Note: All charges are point charges, unless specified otherwise.
Section 18.1 The Origin of Electricity, Section 18.2 Charged Objects and the Electric Force, Section 18.3 Conductors and Insulators, Section 18.4 Charging by Contact and by Induction
How many electrons must be removed from an electrically neutral silver dollar to give it a charge of +2.4 mC?
  
A plate carries a charge of –3.0 mC, while a rod carries a charge of +2.0 mC. How many electrons must be transferred from the plate to the rod, so that both objects have the same charge?
  
Object A is metallic and electrically neutral. It is charged by induction so that it acquires a charge of –3.0×10^{–6} C. Object B is identical to object A and is also electrically neutral. It is charged by induction so that it acquires a charge of +3.0×10^{–6} C. Find the difference in mass between the charged objects and state which has the greater mass.
Consider three identical metal spheres, A, B, and C. Sphere A carries a charge of +5q. Sphere B carries a charge of –q. Sphere C carries no net charge. Spheres A and B are touched together and then separated. Sphere C is then touched to sphere A and separated from it. Last, sphere C is touched to sphere B and separated from it. (a) How much charge ends up on sphere C? What is the total charge on the three spheres (b) before they are allowed to touch each other and (c) after they have touched?
  
Water has a mass per mole of 18.0 g/mol, and each water molecule (H_{2}O) has 10 electrons. (a) How many electrons are there in one liter (1.00×10^{–3} m^{3}) of water? (b) What is the net charge of all these electrons?
Section 18.5 Coulomb’s Law
Two charges attract each other with a force of 1.5 N. What will be the force if the distance between them is reduced to oneninth of its original value?
  
The nucleus of the helium atom contains two protons that are separated by about 3.0×10^{–15} m. Find the magnitude of the electrostatic force that each proton exerts on the other. (The protons remain together in the nucleus because the repulsive electrostatic force is balanced by an attractive force called the strong nuclear force.)
The force of repulsion that two like charges exert on each other is 3.5 N. What will the force be if the distance between the charges is increased to five times its original value?
  
In a vacuum, two particles have charges of q_{1} and q_{2}, where q_{1}=+3.5 mC. They are separated by a distance of 0.26 m, and particle 1 experiences an attractive force of 3.4 N. What is q_{2} (magnitude and sign)?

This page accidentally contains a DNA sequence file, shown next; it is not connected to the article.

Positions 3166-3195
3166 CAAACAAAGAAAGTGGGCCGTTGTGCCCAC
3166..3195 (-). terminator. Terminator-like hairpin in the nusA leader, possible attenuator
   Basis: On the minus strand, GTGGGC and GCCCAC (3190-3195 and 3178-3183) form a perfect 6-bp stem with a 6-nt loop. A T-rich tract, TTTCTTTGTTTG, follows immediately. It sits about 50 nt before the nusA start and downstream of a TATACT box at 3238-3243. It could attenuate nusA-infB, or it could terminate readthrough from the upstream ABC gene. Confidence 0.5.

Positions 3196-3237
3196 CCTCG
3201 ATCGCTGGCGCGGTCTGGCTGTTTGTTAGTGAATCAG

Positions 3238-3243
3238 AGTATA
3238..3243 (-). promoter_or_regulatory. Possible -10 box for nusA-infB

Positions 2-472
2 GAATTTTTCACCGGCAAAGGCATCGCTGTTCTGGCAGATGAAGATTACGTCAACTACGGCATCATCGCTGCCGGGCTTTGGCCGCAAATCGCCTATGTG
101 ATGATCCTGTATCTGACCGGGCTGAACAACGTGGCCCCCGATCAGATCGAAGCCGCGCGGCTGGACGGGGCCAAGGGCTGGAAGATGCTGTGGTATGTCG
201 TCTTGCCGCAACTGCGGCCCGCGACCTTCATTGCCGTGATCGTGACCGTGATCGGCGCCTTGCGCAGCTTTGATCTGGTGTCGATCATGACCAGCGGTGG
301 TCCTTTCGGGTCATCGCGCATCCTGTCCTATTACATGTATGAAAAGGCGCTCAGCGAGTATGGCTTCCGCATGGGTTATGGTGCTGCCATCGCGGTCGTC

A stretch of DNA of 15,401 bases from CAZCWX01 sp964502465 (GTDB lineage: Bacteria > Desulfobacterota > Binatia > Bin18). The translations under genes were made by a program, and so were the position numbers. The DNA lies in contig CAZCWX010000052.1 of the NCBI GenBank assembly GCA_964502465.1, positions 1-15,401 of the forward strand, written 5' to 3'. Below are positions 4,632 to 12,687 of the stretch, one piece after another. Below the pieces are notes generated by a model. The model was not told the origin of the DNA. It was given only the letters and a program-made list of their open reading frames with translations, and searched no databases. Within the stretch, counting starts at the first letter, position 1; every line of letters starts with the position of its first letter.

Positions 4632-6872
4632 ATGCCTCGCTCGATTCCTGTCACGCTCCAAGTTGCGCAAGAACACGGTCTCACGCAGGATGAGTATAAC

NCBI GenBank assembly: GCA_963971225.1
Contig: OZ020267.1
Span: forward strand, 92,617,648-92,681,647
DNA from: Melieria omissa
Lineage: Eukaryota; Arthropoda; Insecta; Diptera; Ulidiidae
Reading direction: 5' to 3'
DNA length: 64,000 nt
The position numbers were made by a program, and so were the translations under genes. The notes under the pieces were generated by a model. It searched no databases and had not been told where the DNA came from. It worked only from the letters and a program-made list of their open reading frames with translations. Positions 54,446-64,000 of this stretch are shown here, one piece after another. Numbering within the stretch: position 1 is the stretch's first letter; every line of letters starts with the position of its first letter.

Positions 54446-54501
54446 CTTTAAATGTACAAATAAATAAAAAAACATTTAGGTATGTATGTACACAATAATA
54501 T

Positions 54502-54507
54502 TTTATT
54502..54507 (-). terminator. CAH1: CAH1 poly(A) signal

Interactive LearningWare 18.1 offers some perspective on this problem. Two tiny spheres have the same mass and carry charges of the same magnitude. The mass of each sphere is 2.0×10^{–6} kg. The gravitational force that each sphere exerts on the other is balanced by the electric force. (a) What algebraic signs can the charges have? (b) Determine the charge magnitude.
  
Two tiny conducting spheres are identical and carry charges of –20.0 mC and +50.0 mC. They are separated by a distance of 2.50 cm. (a) What is the magnitude of the force that each sphere experiences, and is the force attractive or repulsive? (b) The spheres are brought into contact and then separated to a distance of 2.50 cm. Determine the magnitude of the force that each sphere now experiences, and state whether the force is attractive or repulsive.
A charge of –3.00 mC is fixed at the center of a compass. Two additional charges are fixed on the circle of the compass (radius=0.100 m). The charges on the circle are –4.00 mC at the position due north and +5.00 mC at the position due east. What is the magnitude and direction of the net electrostatic force acting on the charge at the center? Specify the direction relative to due east.
Interactive Solution 18.15 provides a model for solving this type of problem. Two small objects, A and B, are fixed in place and separated by 3.00 cm in a vacuum. Object A has a charge of +2.00 mC, and object B has a charge of –2.00 mC. How many electrons must be removed from A and put onto B to make the electrostatic force that acts on each object an attractive force whose magnitude is 68.0 N?
  
The drawing shows an equilateral triangle, each side of which has a length of 2.00 cm. Point charges are fixed to each corner, as shown. The 4.00 mC charge experiences a net force due to the charges q_{A} and q_{B}. This net force points vertically downward in the drawing and has a magnitude of 405 N. Determine the magnitudes and algebraic signs of the charges q_{A} and q_{B}.
A point charge of –0.70 mC is fixed to one corner of a square. An identical charge is fixed to the diagonally opposite corner. A point charge q is fixed to each of the remaining corners. The net force acting on either of the charges q is zero. Find the magnitude and algebraic sign of q.